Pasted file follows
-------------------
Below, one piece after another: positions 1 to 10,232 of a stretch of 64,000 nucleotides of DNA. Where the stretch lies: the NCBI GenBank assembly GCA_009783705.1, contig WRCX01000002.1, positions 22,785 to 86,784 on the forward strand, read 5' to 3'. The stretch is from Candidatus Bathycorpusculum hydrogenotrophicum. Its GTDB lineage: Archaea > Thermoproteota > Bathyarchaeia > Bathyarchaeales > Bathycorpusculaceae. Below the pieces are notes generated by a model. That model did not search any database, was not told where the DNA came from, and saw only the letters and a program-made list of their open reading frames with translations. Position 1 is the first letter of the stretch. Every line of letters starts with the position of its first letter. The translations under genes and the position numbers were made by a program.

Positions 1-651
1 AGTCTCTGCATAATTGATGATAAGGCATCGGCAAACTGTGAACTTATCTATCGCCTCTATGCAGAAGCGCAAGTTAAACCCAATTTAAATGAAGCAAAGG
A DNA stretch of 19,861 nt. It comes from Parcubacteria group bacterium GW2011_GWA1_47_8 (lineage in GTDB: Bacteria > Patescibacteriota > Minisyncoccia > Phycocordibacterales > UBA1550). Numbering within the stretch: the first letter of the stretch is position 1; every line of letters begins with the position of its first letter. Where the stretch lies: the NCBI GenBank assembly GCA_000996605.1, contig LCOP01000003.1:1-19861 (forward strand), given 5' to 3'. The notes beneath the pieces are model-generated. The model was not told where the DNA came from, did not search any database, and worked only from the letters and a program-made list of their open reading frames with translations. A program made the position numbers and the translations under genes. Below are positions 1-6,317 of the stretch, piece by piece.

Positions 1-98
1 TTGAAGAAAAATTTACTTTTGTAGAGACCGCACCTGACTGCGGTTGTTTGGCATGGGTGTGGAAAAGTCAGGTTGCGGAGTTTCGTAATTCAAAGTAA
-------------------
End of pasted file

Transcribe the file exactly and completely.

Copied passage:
Below, one piece after another: positions 1 to 10,232 of a stretch of 64,000 nucleotides of DNA. Where the stretch lies: the NCBI GenBank assembly GCA_009783705.1, contig WRCX01000002.1, positions 22,785 to 86,784 on the forward strand, read 5' to 3'. The stretch is from Candidatus Bathycorpusculum hydrogenotrophicum. Its GTDB lineage: Archaea > Thermoproteota > Bathyarchaeia > Bathyarchaeales > Bathycorpusculaceae. Below the pieces are notes generated by a model. That model did not search any database, was not told where the DNA came from, and saw only the letters and a program-made list of their open reading frames with translations. Position 1 is the first letter of the stretch. Every line of letters starts with the position of its first letter. The translations under genes and the position numbers were made by a program.

Positions 1-651
1 AGTCTCTGCATAATTGATGATAAGGCATCGGCAAACTGTGAACTTATCTATCGCCTCTATGCAGAAGCGCAAGTTAAACCCAATTTAAATGAAGCAAAGG
A DNA stretch of 19,861 nt. It comes from Parcubacteria group bacterium GW2011_GWA1_47_8 (lineage in GTDB: Bacteria > Patescibacteriota > Minisyncoccia > Phycocordibacterales > UBA1550). Numbering within the stretch: the first letter of the stretch is position 1; every line of letters begins with the position of its first letter. Where the stretch lies: the NCBI GenBank assembly GCA_000996605.1, contig LCOP01000003.1:1-19861 (forward strand), given 5' to 3'. The notes beneath the pieces are model-generated. The model was not told where the DNA came from, did not search any database, and worked only from the letters and a program-made list of their open reading frames with translations. A program made the position numbers and the translations under genes. Below are positions 1-6,317 of the stretch, piece by piece.

Positions 1-98
1 TTGAAGAAAAATTTACTTTTGTAGAGACCGCACCTGACTGCGGTTGTTTGGCATGGGTGTGGAAAAGTCAGGTTGCGGAGTTTCGTAATTCAAAGTAA